Audtion Monologues - What Not To Do

  • Christopher Dobson

    Actor

    I'm just starting out and I'm currently looking into what sort of monologues I should have under my belt. Most importantly I want to steer clear of anything that's too overdone or just not right, so i was wondering...

    When it comes to auditioning what plays/ monologues/ playwrights should you not do/

    Thanks:D Chris

    • 14th Nov 2008
    • 5518
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  • Emily Clare

    Actor

    Hiya! I know that people talk a lot about monologues being 'overdone' etc, but I think it is more important to choose monologues which suit you and you can perform well, first and foremost. I don't believe anyone would mind seeing a monologue for the 1000th time if this time it is done amazingly well! I would always look for ones that suit me first, and worry about how popular they are second, but that's just my advise! Em xx

    • 19th Sep 2008
    • 1
  • Lee Ravitz

    Actor

    Emily is right, basically...BUT the risk with doing well-known monologues is the question of whether you can do anything particularly impressive and dynamic with them. Essentially, when something is well-known and popular, you may run into two difficulties:

    1. The casting people in question have seen it performed over and over again by different actors, sometimes extremely good actors in highly thought of productions. This may prejudice them against your reading, unless it is truly brilliant.

    2. If something is commonly used for an audition speech, it is statistically quite possible that they have already seen someone else perform it earlier in the audition session, and this can force odious comparisons on what you do, without your intending it.

    So, sometimes finding original pieces which suit you is preferable - they will also surprise your audience, which can be a very good thing, if they are feeling jaded after a long day of auditioning. Equally, when something is little known, there is less expectation of what it is actually about - so, the 'arc' of your performance, your story telling ability etc. are likely to be judged less prejudicially in this scenario.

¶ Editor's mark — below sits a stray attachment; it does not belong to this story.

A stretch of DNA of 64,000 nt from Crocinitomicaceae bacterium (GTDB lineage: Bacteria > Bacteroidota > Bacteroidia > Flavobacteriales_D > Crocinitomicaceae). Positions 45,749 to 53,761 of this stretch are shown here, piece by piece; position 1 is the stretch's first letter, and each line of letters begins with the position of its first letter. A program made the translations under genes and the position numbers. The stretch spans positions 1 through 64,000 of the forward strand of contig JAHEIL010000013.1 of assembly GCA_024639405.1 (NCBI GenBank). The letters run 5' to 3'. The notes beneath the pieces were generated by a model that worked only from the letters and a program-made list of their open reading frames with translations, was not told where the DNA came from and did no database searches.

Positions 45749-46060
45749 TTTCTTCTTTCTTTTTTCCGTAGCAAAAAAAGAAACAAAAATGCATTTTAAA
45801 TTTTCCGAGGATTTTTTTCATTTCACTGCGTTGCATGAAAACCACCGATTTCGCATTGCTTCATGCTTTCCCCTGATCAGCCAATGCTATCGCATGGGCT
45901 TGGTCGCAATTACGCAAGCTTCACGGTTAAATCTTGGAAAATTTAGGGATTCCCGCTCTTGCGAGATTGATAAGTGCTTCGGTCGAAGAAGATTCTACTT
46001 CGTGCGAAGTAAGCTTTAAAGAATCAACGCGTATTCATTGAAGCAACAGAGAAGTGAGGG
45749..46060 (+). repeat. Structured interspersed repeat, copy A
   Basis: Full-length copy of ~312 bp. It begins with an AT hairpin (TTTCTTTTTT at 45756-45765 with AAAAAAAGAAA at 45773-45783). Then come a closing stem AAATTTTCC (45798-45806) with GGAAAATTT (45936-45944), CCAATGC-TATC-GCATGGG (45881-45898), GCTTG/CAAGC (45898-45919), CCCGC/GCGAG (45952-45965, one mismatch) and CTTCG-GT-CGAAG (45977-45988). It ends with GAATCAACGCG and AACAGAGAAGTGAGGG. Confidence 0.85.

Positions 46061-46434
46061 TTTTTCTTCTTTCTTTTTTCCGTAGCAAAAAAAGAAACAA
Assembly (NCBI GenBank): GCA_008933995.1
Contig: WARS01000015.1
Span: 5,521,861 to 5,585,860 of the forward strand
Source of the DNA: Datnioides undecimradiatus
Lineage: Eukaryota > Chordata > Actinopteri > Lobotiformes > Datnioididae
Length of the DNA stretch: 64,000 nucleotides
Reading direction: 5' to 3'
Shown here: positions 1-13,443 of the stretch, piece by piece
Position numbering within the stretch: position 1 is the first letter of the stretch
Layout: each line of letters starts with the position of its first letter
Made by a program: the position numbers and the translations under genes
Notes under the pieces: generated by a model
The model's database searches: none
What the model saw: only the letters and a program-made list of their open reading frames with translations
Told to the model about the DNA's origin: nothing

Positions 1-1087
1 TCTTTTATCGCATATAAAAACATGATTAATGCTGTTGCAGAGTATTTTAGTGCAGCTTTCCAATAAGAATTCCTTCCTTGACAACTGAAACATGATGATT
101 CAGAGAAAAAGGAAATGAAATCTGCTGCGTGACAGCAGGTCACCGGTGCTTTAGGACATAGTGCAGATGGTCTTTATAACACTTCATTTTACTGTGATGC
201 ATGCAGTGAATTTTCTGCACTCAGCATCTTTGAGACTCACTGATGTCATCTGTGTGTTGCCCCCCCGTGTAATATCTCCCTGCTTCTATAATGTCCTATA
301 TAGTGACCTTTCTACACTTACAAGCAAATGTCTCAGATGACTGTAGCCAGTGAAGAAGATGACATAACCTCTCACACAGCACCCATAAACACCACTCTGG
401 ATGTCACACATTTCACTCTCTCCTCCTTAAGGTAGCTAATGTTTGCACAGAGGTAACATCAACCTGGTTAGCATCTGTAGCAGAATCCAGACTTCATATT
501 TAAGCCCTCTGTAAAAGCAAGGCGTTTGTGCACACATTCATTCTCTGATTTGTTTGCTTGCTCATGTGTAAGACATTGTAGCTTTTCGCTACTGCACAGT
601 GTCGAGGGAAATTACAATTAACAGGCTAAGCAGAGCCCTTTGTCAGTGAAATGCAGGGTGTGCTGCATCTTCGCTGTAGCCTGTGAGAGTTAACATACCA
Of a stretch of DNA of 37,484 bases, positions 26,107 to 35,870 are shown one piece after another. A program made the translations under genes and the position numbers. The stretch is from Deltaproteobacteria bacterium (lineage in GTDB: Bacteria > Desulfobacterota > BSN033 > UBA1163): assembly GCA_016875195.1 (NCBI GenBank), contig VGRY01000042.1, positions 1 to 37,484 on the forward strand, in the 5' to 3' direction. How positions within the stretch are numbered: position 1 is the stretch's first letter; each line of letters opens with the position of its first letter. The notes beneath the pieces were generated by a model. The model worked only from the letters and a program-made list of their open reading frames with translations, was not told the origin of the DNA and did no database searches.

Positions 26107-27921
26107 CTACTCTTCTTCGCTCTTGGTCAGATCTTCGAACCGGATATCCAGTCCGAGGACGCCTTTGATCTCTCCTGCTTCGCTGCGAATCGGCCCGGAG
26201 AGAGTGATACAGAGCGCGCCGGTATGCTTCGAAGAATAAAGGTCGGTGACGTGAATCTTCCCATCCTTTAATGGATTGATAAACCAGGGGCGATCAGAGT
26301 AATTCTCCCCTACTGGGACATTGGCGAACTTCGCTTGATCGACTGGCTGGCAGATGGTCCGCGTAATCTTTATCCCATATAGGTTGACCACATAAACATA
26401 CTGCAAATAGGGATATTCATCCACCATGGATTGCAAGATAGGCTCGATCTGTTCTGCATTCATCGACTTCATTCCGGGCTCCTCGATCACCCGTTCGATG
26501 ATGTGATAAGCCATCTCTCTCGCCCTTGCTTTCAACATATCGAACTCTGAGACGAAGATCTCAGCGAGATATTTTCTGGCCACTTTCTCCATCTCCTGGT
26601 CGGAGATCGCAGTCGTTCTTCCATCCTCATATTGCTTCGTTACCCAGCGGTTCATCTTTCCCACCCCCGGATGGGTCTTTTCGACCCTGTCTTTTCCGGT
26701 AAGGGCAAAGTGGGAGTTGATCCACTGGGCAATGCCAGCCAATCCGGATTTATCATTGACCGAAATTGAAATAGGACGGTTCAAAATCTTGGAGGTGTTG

Still, Emily is right to say - don't fear doing a well-known speech if it is ideal for you; you shouldn't be afraid of it for that reason. But sometimes finding more original speeches open your horizons. It's also good to try for a certain degree of originality at Shakespearean auditions particularly (though there aren't really any major speeches from Shakespeare which haven't been done at some stage or another, there are those which are less well known but just as good as your Hamlets, Henry V's etc. etc.)

    • 19th Sep 2008
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  • User Deleted

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    I read a piece by a US casting director recently (can't remember who), and she said she'd scream if she heard 'Tuna Fish' again.

    • 22nd Sep 2008
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  • Mark Kempner

    Actor

    I make them up! I really do!

    1) It avoids the its all "been done before" syndrone

    2) It means you can draw on personal experiences and match something closely to what you are actually auditioning for

    3) You never have to worry about remembering lines and because of that, you can relax into it at the audition.

    I've got a stock of pre-written ones I like, but usually I make them up.

    I think any actor should be able to improvise for 2-3 mins in this way.

    I also string several speeches togther from plays, as you can easily make up a monologue in this way.

    Just another thought...how often do you get asked to do one?! I find its rare these days?

    • 9th Nov 2008
    • 4
  • User Deleted

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    I would never make a monologue up, Im afraid, as I always introduce the monologue with the name of the play, character, author and date.

    Also, monologues that are supposedly overdone are nine times out of ten not overdone because other actors think that they shouldnt do it because its over done. I think the best idea is to find monologues with characters that are close to your age I.E I wouldn't advise doing a monologue of a 50yr old character.

    I always make sure i read the entire play too as when i first started out i did one from a monologue book and the casting director asked me to explain the characters journey in the play before i began my speech lol

    Best of luck

    Gav x

    • 10th Nov 2008
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  • User Deleted

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    Steer clear of any Berkoff monologues. You may love him, but there's a lot of people in the industry that still bear a grudge against him due to him breaking the Union strike a couple of decades ago.

    • 11th Nov 2008
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  • Claire Dodin

    Actor

    There's some very good advice here, however I agree with Gavin: don't write your own monologue unless you are a truly brilliant writer. Some people can, most people can't.